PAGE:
He was the Opening Day starter for the first regular season game at Jacobs Field in 1994, taking a no-decision in one of his better outings in the month. He finished April 0-3, but would find himself heating up with the warmer weather. He was 3-1 in five May starts, 3-0 in six June starts, and 5-2 in seven starts between July and the first week of August before the season was preempted by the strike.
The layoff did not hurt Martinez as he picked up his winning ways when the 1995 season resumed. He won each of his first nine decisions and posted 13 quality starts in that 16-game stretch, helping him earn his last All-Star appearance. He lost his first game on July 26 and was winless in August, but he won three of his final five starts in September as the team headed to its first postseason appearance in 41 years.
It had been a long absence from the postseason stage as well for Martinez, who had last pitched in the playoffs in the ninth inning of Game 7 of the 1979 World Series. He looked the part of a pitcher built for October, as he made five starts for the Tribe in the three rounds, including the American League Division Series opener against Boston. He was just 1-2 in the postseason despite three quality starts and a 2.73 ERA, but five walks to the Atlanta Braves in Game 6 of the World Series would lead to a short outing and therefore a longer reliance on the bullpen. The relief corps would give up the only run of the game on a solo home run to future Indians player David Justice.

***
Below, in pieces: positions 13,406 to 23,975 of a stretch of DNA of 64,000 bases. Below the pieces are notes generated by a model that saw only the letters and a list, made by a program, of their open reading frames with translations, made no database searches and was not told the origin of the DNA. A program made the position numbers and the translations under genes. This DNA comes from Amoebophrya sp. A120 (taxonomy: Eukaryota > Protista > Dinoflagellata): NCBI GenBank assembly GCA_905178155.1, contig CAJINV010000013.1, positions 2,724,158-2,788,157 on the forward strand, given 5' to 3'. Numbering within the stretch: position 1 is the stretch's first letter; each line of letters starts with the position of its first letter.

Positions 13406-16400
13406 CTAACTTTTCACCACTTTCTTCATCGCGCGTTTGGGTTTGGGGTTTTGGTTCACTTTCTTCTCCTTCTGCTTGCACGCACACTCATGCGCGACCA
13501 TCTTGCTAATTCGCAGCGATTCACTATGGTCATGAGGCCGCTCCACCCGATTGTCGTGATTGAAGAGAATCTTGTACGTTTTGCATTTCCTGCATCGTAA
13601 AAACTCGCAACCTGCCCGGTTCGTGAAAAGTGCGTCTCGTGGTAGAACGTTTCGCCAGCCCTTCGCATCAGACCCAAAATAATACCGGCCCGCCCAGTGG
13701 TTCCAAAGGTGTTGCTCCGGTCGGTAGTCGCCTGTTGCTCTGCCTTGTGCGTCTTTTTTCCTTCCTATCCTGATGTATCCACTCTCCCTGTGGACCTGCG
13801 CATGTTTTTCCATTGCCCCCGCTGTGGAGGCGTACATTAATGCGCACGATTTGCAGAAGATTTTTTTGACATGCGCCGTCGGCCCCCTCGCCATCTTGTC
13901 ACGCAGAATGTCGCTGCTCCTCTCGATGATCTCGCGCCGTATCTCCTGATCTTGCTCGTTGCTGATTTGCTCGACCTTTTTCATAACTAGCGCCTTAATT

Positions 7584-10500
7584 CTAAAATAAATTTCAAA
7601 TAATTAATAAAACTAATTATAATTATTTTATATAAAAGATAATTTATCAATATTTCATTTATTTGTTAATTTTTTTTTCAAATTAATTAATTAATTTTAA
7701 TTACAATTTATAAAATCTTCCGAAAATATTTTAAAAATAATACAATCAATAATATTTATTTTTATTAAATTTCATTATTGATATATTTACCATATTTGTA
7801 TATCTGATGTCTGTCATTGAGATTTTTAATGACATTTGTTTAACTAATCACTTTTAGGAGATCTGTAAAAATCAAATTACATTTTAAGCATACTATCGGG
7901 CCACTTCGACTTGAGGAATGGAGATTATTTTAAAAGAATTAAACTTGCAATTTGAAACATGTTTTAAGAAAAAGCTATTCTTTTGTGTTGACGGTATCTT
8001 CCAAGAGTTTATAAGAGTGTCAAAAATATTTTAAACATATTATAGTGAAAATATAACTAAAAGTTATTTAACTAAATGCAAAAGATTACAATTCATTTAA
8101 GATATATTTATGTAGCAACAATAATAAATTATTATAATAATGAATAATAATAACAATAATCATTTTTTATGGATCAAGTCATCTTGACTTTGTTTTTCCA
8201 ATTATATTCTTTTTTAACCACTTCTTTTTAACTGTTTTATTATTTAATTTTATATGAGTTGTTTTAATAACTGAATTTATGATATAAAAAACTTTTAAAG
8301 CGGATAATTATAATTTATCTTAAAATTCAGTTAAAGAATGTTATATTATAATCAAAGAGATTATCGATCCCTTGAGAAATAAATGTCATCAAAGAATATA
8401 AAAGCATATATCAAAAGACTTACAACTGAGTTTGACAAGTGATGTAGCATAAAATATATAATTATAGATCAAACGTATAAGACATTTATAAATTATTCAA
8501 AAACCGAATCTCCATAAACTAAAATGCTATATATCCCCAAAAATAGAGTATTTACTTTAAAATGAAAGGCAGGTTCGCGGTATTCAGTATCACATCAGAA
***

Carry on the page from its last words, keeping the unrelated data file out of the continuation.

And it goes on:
Martinez was 9-6 with a 4.50 ERA the following season, making just 20 starts while pitching at the age of 42. It would be his last season in Cleveland before making nine starts for Seattle in 1997 and working largely in relief for Atlanta in 53 total games in his final season in 1998. He made four scoreless relief appearances for the Braves in the NLCS against the San Diego Padres in his final professional games.
The Indians front office had tried to take a similar free agent approach during the 1987 season when it brought future Hall of Famer Steve Carlton to town on a contract.
The former ten-time All-Star, four-time NL wins leader, and four-time NL Cy Young Award winner was far removed from the pitcher he once was when he took the mound for the Indians at Cleveland Stadium. After spending parts of his first seven seasons in St. Louis with the Cardinals, he played parts of the next 15 years as a member of the Philadelphia Phillies, helping lead the club to his second championship season in 1980. But heading into the twilight of his career, he was just 1-8 in 16 starts in 1985 and split the 1986 season between the Phillies, the San Francisco Giants, and the Chicago White Sox organizations, going 9-14 in 32 starts on the year with a career-worst 5.10 ERA.
He had returned to Philadelphia as a non-roster invitee to spring training in 1987, but was cut in March. The Indians scooped him up on April 3 on a one-year contract for $160,000 (not including incentives) to be a middle reliever for the club. He joined another 300-win pitcher on the roster in Phil Niekro (48 years old at the time), giving the Indians the first two 300-game winners to be on the same team since 1891.